California Insurance Commissioner Dave Jones criticized Blue Shield of California for an "unreasonable" rate hike affecting about 81,000 individual policyholders.
Tuesday, Jones said the nonprofit health insurer's 10% average increase effective Jan. 1 was excessive. But he and other state officials don't have the authority to reject changes in premiums.
Jones said the latest rate hike amounted to an average increase of 32% over a two-year period.
"We have heard from Californians time and time again about how painful it is to pay these rate increases," Jones said. "Unfortunately, neither federal nor state law provides the authority to reject excessive health insurance rates."
Jones and consumer advocates are backing a November ballot measure that would change that. The initiative would give the state insurance commissioner the authority to deny unreasonable rate hikes for health coverage.
Opponents of the ballot measure, including insurers, doctors, hospitals and business groups, say it would create a costly new bureaucracy and that it doesn't address the underlying reasons for rising premiums.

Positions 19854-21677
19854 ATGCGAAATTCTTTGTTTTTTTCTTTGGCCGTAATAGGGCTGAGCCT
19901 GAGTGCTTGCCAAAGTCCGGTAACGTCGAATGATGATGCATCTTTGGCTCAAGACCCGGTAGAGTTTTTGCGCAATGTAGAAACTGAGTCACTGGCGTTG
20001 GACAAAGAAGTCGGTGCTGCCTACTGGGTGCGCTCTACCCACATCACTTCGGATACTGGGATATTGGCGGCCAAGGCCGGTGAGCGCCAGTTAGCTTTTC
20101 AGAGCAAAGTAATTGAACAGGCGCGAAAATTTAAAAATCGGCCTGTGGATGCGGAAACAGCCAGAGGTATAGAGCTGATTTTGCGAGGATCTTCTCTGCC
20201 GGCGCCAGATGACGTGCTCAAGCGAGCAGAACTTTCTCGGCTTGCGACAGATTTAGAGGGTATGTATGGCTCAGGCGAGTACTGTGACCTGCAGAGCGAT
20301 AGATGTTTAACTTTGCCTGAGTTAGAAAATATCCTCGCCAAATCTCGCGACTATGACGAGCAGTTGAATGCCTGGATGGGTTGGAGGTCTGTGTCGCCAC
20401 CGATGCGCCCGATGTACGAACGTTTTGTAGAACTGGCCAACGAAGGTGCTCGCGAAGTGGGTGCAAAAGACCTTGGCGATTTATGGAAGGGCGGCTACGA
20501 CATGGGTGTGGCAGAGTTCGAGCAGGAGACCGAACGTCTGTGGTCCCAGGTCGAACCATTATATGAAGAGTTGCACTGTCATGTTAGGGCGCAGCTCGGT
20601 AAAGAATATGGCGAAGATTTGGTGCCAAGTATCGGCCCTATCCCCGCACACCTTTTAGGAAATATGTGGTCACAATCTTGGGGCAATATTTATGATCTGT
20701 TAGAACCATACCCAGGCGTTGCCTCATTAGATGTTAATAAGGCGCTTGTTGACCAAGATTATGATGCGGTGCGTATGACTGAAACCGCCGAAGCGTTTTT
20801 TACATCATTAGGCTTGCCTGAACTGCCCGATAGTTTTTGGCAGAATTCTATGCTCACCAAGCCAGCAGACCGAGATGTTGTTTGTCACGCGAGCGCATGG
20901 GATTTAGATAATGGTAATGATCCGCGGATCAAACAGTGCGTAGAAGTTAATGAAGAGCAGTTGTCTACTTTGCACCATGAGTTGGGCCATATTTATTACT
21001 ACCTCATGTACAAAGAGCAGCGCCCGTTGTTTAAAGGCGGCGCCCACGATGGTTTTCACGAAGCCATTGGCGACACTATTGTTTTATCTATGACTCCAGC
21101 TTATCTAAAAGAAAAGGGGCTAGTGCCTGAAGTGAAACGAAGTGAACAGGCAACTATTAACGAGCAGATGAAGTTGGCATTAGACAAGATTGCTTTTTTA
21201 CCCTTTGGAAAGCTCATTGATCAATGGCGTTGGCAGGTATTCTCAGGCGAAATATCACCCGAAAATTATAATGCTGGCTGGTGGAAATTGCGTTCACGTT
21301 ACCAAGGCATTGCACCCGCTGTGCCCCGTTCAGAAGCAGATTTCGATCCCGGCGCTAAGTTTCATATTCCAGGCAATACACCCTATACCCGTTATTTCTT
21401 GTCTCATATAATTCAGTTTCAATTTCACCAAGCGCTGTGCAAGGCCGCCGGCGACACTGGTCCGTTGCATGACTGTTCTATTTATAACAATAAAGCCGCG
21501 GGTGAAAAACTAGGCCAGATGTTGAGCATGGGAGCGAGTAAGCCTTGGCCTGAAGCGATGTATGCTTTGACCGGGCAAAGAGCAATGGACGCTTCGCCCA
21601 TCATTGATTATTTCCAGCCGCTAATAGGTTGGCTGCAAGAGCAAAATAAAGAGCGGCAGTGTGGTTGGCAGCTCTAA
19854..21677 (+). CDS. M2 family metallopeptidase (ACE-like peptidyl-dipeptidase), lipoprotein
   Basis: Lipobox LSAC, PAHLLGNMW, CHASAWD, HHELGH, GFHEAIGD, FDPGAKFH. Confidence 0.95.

Blue Shield, while disputing some of the state's figures, said the 10% increase reflects the rising cost of medical care for these customers in addition to new taxes and fees.
A company spokesman also said Blue Shield's pledge to limit its net income to 2% of revenue means "higher rates do not result in higher income."
Jones said his office determined that a 4% average rate increase was reasonable. That would have saved these the affected customers $10 million in annual premiums, he said, but the San Francisco insurer rejected the request.
State regulators found that Blue Shield's administrative costs were too high and that it was overstating what it expects to pay for future medical claims.
Blue Shield said the cost of medical care for the affected policyholders is climbing more than 11%. Those customers are in grandfathered policies, which were in place before March 2010 and are not subject to all of the provisions of the
About 1 million California health-insurance customers received cancellation notices late last year because their individual policies were subject to the healthcare law but didn't comply fully with it.